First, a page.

Disease threat cancels World Pork Expo

Ontario Pork Congress officials still considering the status of the local trade show

The Ontario Pork Congress does not yet have any comment about its show, after the World Pork Expo (WPE) was cancelled due to concerns about the threat of African Swine Fever.

OPC said it will comment April 18.

The National Pork Producers Council (NPPC) board or directors cited “an abundance of caution” about ASF’s transmission in cancelling the WPE, which was to be held in Des Moines, Iowa from June 5-7. An estimated 20,000 pork producers and industry stakeholders were expected to attend,

The WPE draws visitors from around the world and it was concern about international visitors bringing the virus that resulted in the show’s cancellation. African Swine Fever is moving through China and can also be found in parts of Europe and Africa.

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Strangely enough, the large live hog show that takes place at the World Pork Expo will continue to take place.

The NPPC news release stressed the actual risk at the event of the arrival in North America of ASF – which is currently confirmed in numerous outbreaks across China, and more isolated instances in other parts of Asia and eastern Europe – is very small.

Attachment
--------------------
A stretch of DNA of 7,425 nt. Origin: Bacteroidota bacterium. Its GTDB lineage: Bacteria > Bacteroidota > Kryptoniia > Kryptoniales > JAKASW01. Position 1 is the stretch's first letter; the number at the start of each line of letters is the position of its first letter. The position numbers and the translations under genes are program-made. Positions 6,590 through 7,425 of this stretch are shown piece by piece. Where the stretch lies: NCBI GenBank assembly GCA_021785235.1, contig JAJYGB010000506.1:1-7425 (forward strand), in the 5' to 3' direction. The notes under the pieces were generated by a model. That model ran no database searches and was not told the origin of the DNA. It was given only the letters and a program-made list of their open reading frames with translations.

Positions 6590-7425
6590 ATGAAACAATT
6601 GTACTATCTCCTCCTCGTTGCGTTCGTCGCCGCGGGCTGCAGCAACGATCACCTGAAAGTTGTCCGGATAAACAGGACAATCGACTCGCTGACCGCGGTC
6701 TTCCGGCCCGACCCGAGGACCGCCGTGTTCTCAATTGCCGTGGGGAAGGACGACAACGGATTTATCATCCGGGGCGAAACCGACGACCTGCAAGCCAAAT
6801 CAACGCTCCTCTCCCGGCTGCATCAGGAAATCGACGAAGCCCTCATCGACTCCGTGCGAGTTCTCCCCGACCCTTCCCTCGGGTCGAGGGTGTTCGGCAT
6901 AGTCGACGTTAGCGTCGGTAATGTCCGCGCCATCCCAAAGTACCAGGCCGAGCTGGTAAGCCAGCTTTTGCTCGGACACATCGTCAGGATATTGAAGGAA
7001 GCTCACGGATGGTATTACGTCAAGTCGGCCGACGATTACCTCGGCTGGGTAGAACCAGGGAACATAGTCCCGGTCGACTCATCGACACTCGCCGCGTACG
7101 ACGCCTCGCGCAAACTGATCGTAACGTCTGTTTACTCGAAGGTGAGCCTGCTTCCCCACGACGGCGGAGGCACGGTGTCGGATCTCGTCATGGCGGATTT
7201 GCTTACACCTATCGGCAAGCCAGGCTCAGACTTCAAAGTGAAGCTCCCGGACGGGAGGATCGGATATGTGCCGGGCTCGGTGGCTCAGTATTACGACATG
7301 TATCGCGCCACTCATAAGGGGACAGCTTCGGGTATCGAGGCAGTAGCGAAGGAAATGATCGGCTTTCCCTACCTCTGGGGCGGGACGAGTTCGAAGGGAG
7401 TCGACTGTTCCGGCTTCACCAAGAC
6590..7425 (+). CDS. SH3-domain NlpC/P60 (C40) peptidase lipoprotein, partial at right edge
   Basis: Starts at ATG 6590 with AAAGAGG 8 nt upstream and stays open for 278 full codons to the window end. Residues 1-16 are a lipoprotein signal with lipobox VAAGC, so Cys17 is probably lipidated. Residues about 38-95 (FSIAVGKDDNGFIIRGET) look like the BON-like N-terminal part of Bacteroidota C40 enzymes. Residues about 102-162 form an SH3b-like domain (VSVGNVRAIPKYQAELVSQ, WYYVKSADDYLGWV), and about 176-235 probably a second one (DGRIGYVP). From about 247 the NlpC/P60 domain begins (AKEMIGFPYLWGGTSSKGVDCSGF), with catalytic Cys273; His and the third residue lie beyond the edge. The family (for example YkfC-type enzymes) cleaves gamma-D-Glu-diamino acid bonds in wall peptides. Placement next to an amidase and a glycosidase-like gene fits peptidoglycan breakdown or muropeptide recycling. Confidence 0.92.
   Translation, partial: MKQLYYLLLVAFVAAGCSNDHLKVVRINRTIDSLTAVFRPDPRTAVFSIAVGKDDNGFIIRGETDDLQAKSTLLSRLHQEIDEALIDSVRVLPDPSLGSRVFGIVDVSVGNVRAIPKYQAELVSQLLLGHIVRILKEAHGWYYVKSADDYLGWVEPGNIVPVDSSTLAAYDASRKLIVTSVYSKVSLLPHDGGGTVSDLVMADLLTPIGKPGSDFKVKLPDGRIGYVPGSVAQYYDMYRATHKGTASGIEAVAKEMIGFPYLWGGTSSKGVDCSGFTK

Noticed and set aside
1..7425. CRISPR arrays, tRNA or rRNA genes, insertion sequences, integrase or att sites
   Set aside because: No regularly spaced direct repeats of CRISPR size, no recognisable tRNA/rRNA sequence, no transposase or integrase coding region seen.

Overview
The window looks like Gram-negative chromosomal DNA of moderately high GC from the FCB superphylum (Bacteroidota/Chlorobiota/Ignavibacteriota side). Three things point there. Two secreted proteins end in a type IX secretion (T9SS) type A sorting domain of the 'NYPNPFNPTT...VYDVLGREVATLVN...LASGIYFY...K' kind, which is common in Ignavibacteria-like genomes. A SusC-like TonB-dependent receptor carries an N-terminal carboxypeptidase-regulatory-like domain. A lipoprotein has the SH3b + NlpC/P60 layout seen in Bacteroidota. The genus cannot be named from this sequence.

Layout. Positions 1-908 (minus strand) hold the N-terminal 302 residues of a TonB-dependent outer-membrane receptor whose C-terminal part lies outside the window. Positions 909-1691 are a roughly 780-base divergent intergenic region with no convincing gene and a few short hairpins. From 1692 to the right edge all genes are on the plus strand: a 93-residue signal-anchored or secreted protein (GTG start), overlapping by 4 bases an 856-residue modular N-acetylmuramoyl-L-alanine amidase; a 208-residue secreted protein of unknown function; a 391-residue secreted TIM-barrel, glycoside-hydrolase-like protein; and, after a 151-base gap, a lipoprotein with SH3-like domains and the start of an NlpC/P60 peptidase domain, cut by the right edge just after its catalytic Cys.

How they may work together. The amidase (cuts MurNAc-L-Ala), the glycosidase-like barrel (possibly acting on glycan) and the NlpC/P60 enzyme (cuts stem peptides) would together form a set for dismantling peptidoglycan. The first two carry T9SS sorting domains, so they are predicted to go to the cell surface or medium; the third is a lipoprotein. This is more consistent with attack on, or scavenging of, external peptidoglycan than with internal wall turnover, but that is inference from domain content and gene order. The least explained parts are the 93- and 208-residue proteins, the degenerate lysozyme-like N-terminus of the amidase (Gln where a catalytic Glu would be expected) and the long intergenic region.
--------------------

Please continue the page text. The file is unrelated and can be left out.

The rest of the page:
“While an evaluation by veterinarians and other third-party experts concluded negligible risk associated with holding the event, we have decided to exercise extreme caution,” said North Carolina pork producer and NPPC president David Herring, in the news release. “The health of the US swine herd is paramount; the livelihoods of our producers depend on it. Prevention is our only defense against ASF and NPPC will continue to do all it can to prevent its spread to the United States.”

Both the World Pork Expo and the OPC – which is longer-running than the Expo (OPC is set this year to mark its 46th edition) but also considerably smaller in scale (it typically hosts approximately 2,500 pork producers) – have been cancelled once previously in their event’s history due to disease transmission threat. Both happened in 2001 due to the risk of foot and mouth disease.

About the author


Stew Slater operates a small dairy farm on 150 acres near St. Marys, Ont., and has been writing about rural and agricultural issues since 1999.



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